Is your tech use “sparking joy”?
Spring is here, but perhaps you already got a jump on your spring-cleaning ritual in January, as Marie Kondo fever took over our collective screens and homes. (Marie Kondo is an international tidying expert with her own show on Netflix who helps clients de-clutter their homes and find joy.) If so, why not use this time to consider some tech-use makeovers you can share with your clients and their families—with a focus on what actually sparks joy.
ASHA provides some “Digital Diet” tips from its Healthy Communication & Popular Technology Initiative. Print them out for clients or students, discuss the strategies with caregivers and families, and challenge your own family (extended family, too!) to start the season with a refreshing approach to household tech time.
- Carve out dedicated tech-free times each day. Pick a time, even just an hour or half-hour, when everyone in the family puts their devices away. No interruptions allowed. Try dinner time or the hour before bed. Then use the time to recharge your family connection.
- Dedicate tech-free zones in the home. Feeling more ambitious? Take one of your newly decluttered, serene spaces inspired by Kondo—such as the family room or kitchen—and further transform it into a tech-free zone. Designate this space as an oasis away from the noise and distraction of social media, email, video games, texting and everything else that keeps us on edge, distracted and disengaged.
- Do a tech audit. It’s easier than ever to see how you and everyone in your family is spending their time online. Many smartphone, tablet and computer operating systems now automatically log time spent on various apps and send weekly screen-time reports. Make time to really take a look—and digest—how many hours a day you spend on various apps. Is this time well spent? Is what you do online “sparking joy”? These reports might inspire you to make some changes.
- Make a tech swap. Swap out a modest amount of tech time for one other activity a day or week … playing a board game, taking a family walk around the neighborhood, or anything else you or your family might skip in lieu of screens. We often feel so busy, but everyone could surely find 30 minutes typically spent on their phones or tablets to make room for this quality face-to-face time.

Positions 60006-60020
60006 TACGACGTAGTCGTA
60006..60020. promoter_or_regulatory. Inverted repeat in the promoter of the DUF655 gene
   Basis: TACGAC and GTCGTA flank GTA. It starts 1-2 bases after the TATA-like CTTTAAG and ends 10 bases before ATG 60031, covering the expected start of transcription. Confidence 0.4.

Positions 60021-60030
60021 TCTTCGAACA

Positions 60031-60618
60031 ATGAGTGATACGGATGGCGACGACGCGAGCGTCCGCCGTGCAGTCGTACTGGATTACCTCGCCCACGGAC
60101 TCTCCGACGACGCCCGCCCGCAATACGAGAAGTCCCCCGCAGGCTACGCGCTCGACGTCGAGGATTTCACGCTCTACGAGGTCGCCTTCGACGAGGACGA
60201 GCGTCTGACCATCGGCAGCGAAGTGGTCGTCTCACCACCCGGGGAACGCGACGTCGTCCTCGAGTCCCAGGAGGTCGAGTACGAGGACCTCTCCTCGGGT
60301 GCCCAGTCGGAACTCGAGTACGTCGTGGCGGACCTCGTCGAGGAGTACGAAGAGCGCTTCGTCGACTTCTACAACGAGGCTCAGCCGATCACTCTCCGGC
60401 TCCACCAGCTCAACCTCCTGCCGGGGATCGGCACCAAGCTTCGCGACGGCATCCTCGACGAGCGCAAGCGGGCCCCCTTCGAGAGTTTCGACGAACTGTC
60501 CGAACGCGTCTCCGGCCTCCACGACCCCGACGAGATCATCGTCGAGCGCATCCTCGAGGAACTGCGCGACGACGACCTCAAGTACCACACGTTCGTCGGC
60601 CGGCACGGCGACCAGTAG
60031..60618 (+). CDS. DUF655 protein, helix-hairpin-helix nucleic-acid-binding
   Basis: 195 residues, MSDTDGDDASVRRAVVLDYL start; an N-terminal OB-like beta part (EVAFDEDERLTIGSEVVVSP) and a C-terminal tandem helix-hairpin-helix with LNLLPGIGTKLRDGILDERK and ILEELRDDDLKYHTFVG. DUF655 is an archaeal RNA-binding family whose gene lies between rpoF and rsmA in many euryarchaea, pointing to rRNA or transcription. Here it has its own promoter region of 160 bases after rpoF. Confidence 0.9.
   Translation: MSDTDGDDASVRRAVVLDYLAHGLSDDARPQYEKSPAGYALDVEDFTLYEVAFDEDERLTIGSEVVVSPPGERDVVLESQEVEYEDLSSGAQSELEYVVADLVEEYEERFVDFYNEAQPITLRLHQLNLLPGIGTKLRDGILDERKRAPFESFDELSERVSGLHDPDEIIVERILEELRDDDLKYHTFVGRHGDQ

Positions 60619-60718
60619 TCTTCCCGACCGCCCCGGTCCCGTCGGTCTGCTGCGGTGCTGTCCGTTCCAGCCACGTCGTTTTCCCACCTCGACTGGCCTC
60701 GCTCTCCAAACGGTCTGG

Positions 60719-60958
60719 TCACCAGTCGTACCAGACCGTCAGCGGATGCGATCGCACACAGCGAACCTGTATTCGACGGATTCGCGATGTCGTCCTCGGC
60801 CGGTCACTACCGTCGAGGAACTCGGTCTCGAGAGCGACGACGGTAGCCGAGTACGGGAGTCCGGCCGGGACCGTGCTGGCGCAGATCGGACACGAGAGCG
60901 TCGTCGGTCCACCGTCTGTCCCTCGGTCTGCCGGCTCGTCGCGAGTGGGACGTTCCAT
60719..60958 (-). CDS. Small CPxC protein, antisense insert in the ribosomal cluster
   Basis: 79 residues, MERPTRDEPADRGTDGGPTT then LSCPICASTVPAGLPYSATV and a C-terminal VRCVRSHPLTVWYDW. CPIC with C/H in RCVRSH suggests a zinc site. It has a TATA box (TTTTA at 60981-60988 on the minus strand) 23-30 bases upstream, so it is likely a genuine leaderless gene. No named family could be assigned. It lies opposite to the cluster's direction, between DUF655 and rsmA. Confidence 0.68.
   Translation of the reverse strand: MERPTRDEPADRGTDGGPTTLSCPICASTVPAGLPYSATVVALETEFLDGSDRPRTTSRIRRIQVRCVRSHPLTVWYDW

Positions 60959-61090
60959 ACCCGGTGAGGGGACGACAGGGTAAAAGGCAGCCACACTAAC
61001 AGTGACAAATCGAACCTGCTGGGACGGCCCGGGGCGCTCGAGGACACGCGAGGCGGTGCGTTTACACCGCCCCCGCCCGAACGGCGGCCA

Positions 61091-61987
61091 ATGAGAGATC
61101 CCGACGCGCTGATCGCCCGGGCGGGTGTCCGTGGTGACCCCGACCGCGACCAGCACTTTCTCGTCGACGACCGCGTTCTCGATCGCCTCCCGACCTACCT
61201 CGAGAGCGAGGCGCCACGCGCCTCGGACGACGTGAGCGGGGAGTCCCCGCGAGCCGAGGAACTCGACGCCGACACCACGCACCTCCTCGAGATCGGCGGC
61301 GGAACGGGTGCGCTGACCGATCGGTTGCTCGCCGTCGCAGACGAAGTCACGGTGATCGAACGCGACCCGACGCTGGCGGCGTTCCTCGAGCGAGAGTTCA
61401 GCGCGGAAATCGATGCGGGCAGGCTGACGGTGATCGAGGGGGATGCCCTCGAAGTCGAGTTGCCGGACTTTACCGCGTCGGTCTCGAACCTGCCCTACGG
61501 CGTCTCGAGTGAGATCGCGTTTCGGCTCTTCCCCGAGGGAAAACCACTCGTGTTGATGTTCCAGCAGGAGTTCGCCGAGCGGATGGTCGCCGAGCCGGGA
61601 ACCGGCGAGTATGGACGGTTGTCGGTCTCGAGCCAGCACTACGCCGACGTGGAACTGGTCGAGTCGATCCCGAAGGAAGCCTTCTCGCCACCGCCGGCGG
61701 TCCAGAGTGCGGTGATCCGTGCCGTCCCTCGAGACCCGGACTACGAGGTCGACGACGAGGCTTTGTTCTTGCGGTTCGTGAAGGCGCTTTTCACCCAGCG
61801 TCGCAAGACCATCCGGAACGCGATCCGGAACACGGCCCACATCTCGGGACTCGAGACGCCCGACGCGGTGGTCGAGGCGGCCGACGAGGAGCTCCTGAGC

- Create a family technology plan—together. Sometimes, a formal commitment drives adherence. Want to make healthier tech use a habit rather than a passing fluke? Create an agreed-upon set of rules around family members’ technology use—when, where, how much, for what, with whom—to keep everyone on track. By involving your kids in the process, you will more likely achieve the results you want.
- Make screen time a shared activity. We tend to spend our time in front of a screen as a solitary activity, but it doesn’t have to be. If your kids like to play games on their tablets, ask if they can teach you to play … or even if you can just watch. Ask questions—let them teach you something. You’ll get a window into their world, giving new opportunities for communication and connection.
- Listen safely. With kids and adults alike logging more time than ever using headphones or earbuds as they listen to music, binge-watch a new show, or play interactive video games on their devices—in their homes and on the go—it’s critical to pay attention to the volume. No one wants to inadvertently set themselves or their children up for future hearing loss. The World Health Organization says 1.1 billion adults ages 18-35 may be at risk for noise-induced hearing loss from loud mobile devices. Turn the volume to half and take listening breaks.
Want more information on healthy technology use? Check out ASHA’s Healthy Communication & Popular Technology Initiative and our Medium site.
Please share your tips for balancing screen time with yourself and clients below! Happy spring!
Editor’s note: Of course, children who use low- and high-tech augmentative and alternative communication devices (AAC) should continue to use them at all times—and in an interactive way.
Francine Pierson is an ASHA public relations manager. firstname.lastname@example.org.